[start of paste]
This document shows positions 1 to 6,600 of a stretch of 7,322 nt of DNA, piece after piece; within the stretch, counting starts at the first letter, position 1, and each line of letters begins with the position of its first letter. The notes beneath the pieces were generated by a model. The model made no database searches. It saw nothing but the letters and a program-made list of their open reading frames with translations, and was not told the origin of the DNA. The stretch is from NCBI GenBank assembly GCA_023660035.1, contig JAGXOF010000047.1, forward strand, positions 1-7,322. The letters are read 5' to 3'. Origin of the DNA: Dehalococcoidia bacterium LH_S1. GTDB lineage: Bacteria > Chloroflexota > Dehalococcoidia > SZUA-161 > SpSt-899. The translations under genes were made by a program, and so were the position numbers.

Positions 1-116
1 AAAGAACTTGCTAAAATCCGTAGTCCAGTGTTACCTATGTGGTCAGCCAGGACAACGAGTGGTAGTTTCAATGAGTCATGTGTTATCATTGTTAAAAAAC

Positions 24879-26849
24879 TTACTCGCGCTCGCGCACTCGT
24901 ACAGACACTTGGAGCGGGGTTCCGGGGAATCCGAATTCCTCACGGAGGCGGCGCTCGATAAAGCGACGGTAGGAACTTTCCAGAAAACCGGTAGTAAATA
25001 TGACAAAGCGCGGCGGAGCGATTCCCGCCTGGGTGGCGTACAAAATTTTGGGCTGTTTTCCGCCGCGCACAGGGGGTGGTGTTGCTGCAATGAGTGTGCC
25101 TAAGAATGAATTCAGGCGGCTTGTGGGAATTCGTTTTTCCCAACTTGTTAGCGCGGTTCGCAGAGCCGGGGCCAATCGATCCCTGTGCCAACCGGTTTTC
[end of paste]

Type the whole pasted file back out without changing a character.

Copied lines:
This document shows positions 1 to 6,600 of a stretch of 7,322 nt of DNA, piece after piece; within the stretch, counting starts at the first letter, position 1, and each line of letters begins with the position of its first letter. The notes beneath the pieces were generated by a model. The model made no database searches. It saw nothing but the letters and a program-made list of their open reading frames with translations, and was not told the origin of the DNA. The stretch is from NCBI GenBank assembly GCA_023660035.1, contig JAGXOF010000047.1, forward strand, positions 1-7,322. The letters are read 5' to 3'. Origin of the DNA: Dehalococcoidia bacterium LH_S1. GTDB lineage: Bacteria > Chloroflexota > Dehalococcoidia > SZUA-161 > SpSt-899. The translations under genes were made by a program, and so were the position numbers.

Positions 1-116
1 AAAGAACTTGCTAAAATCCGTAGTCCAGTGTTACCTATGTGGTCAGCCAGGACAACGAGTGGTAGTTTCAATGAGTCATGTGTTATCATTGTTAAAAAAC

Positions 24879-26849
24879 TTACTCGCGCTCGCGCACTCGT
24901 ACAGACACTTGGAGCGGGGTTCCGGGGAATCCGAATTCCTCACGGAGGCGGCGCTCGATAAAGCGACGGTAGGAACTTTCCAGAAAACCGGTAGTAAATA
25001 TGACAAAGCGCGGCGGAGCGATTCCCGCCTGGGTGGCGTACAAAATTTTGGGCTGTTTTCCGCCGCGCACAGGGGGTGGTGTTGCTGCAATGAGTGTGCC
25101 TAAGAATGAATTCAGGCGGCTTGTGGGAATTCGTTTTTCCCAACTTGTTAGCGCGGTTCGCAGAGCCGGGGCCAATCGATCCCTGTGCCAACCGGTTTTC